Virginia’s secession convention continues. The pro-Union vote of yesterday has solved little. Confederate sympathizers agitate for Virginia’s attachment to the southern Confederacy. Much sentiment leans toward Virginia joining the Confederacy if the North and the South prove unable to reconcile (an impossibility, by this point).
Jeremiah B. Jeter (illustration) is the pastor of Grace Street Baptist Church in Richmond (and former pastor of First Baptist Richmond). Today he delivers the opening prayer of the convention.
A biographer of Jeter’s describes the pastor’s life during the war years:
His young men, of course, joined the Southern Army, and his church was sadly crippled in its enterprises and resources. He had, at the time, an inadequate income, but he bore his ills and necessities with cheerfulness. He did little more than to hold the church together, cheer his people in their fears and sorrows, and encourage them to wait for brighter times. He did not lack a congregation during the war. While his own people were scattered, the city was thronged with soldiers, government operatives and refugees.
He was kept busy by the constant demands upon his services. He was flooded with letters from every part of the country, bespeaking his attentions to the sick, the wounded and the strangers in the city. He was never connected in any way with the army. He occasionally went out and preached to the soldiers in their encampments. He was also very considerate in his attentions to those who were confined in the hospitals and prisons ….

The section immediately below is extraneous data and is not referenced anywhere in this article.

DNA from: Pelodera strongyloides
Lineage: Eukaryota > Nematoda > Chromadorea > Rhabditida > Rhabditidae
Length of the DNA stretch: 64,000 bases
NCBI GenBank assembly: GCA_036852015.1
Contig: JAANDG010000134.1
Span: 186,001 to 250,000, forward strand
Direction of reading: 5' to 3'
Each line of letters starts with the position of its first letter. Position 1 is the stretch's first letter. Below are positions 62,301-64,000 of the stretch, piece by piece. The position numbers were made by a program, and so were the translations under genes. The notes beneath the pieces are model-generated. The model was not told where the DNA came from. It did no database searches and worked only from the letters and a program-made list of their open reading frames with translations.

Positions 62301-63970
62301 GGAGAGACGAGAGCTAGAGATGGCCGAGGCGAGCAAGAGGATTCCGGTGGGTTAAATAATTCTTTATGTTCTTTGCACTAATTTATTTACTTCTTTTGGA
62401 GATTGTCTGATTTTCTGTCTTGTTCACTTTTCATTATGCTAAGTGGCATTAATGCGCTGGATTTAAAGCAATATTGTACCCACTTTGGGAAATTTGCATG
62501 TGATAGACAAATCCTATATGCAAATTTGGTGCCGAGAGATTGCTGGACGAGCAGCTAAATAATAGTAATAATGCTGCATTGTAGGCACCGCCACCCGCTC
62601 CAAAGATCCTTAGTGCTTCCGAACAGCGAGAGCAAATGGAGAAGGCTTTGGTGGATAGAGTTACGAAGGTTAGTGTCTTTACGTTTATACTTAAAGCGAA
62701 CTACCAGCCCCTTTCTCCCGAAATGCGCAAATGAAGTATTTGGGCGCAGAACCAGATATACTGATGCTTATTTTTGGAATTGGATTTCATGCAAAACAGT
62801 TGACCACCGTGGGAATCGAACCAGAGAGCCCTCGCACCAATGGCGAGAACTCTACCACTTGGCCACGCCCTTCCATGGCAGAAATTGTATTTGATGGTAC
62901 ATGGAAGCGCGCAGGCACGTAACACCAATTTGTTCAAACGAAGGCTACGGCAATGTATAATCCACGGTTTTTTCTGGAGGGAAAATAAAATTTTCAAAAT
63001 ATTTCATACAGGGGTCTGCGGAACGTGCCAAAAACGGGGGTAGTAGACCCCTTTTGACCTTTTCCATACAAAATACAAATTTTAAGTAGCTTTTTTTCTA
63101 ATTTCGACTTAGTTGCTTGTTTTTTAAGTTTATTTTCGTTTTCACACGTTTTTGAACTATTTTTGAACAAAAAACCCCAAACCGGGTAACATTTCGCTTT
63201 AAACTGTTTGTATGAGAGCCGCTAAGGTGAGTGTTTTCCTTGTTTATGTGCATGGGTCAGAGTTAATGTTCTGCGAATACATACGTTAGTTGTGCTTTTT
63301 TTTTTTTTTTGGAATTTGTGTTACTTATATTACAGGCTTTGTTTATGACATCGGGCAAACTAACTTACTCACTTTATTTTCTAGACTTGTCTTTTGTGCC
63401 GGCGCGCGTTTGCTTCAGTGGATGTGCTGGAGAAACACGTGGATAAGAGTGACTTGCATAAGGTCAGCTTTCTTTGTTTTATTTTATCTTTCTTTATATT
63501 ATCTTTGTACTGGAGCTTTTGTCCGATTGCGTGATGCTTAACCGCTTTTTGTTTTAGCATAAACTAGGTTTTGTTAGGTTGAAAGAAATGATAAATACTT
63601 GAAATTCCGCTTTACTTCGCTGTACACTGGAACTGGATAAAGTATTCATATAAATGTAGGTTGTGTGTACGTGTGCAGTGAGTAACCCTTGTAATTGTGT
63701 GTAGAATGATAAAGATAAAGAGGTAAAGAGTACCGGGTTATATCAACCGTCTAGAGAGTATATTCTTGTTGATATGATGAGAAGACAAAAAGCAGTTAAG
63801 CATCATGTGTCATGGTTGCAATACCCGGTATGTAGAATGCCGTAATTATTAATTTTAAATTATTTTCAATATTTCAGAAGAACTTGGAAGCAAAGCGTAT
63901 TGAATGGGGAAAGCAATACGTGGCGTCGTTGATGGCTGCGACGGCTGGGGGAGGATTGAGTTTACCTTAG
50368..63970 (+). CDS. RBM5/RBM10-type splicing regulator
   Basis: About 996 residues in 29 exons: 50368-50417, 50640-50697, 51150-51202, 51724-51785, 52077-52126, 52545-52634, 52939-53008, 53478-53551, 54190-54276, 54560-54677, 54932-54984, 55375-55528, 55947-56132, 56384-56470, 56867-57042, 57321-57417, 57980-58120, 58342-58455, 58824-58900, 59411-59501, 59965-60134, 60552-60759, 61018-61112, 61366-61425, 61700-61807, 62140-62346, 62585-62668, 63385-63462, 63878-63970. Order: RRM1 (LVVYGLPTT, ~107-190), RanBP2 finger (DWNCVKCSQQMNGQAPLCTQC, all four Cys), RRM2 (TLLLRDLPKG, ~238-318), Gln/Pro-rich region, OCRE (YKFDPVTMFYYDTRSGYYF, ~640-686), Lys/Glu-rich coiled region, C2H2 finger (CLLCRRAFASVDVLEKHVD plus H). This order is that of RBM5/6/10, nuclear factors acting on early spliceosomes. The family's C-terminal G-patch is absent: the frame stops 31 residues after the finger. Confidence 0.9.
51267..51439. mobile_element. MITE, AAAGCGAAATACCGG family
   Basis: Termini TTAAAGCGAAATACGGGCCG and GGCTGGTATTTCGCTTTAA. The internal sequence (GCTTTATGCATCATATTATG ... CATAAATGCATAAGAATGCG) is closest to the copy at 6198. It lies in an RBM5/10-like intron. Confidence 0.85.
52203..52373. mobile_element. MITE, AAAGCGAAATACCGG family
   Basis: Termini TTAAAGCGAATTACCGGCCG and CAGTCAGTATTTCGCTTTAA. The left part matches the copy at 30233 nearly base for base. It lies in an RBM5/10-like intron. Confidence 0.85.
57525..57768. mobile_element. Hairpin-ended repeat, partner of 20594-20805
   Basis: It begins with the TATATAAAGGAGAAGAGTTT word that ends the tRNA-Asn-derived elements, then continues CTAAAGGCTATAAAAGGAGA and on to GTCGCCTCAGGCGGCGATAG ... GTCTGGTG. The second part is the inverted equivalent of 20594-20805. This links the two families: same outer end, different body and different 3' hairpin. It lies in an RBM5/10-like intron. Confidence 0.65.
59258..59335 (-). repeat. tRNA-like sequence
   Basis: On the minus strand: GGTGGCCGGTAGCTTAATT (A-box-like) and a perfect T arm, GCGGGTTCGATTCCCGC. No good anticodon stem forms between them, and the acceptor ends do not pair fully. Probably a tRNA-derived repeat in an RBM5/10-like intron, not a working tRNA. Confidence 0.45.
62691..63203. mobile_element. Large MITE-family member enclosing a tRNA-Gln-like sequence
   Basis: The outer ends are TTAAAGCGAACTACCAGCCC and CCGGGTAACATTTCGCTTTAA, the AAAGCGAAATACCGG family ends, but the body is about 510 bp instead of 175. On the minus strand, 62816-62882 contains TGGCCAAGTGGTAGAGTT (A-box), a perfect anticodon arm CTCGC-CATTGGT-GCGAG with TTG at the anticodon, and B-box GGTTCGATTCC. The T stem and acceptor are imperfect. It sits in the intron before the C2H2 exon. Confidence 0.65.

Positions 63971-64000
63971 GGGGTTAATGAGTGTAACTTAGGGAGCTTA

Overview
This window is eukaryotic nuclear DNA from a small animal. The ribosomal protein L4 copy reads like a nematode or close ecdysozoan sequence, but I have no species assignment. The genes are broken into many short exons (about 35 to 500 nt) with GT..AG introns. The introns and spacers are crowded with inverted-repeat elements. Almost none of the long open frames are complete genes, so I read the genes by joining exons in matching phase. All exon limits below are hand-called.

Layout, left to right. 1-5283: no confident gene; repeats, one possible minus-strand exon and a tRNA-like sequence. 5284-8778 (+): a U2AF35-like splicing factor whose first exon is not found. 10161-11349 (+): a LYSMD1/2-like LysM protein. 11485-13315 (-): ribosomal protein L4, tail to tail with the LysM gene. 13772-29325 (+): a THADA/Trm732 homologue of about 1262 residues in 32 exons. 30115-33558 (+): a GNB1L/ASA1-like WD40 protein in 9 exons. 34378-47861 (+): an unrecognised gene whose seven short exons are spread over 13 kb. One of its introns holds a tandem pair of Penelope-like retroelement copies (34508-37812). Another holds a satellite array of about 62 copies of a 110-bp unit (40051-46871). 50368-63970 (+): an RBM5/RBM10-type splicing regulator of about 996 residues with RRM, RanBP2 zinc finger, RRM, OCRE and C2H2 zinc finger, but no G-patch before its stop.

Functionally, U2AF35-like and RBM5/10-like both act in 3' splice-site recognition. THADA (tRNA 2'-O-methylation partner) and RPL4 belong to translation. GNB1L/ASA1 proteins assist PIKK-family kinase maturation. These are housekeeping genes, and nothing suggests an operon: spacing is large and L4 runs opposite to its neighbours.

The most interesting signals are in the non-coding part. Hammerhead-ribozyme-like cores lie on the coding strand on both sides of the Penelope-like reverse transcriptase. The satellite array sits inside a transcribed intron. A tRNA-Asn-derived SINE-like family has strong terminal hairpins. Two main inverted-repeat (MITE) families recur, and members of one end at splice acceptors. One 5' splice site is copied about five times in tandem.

As an original question, he was opposed to secession. He deplored the necessity for war, and sought in his way to prevent it. If all men had possessed his pacific and Christly temper, the country would never have been torn by strife or stained with blood. But he went with his people. He was emphatically a war man. Espousing the Southern cause, he ardently prayed for the success of the Confederate arms. He watched the course of events with profound solicitude, rejoicing over victories, mourning over defeats and cherishing hopes, even in the midst of thickening disasters. But he was not bitter; this he could not be. For those against him he had no enmity, and never uttered malignant prayers. He loved his chosen cause, but he had no curses for his enemies.
Source: William Eldridge Hatcher, Life of J. B. Jeter, p. 260-261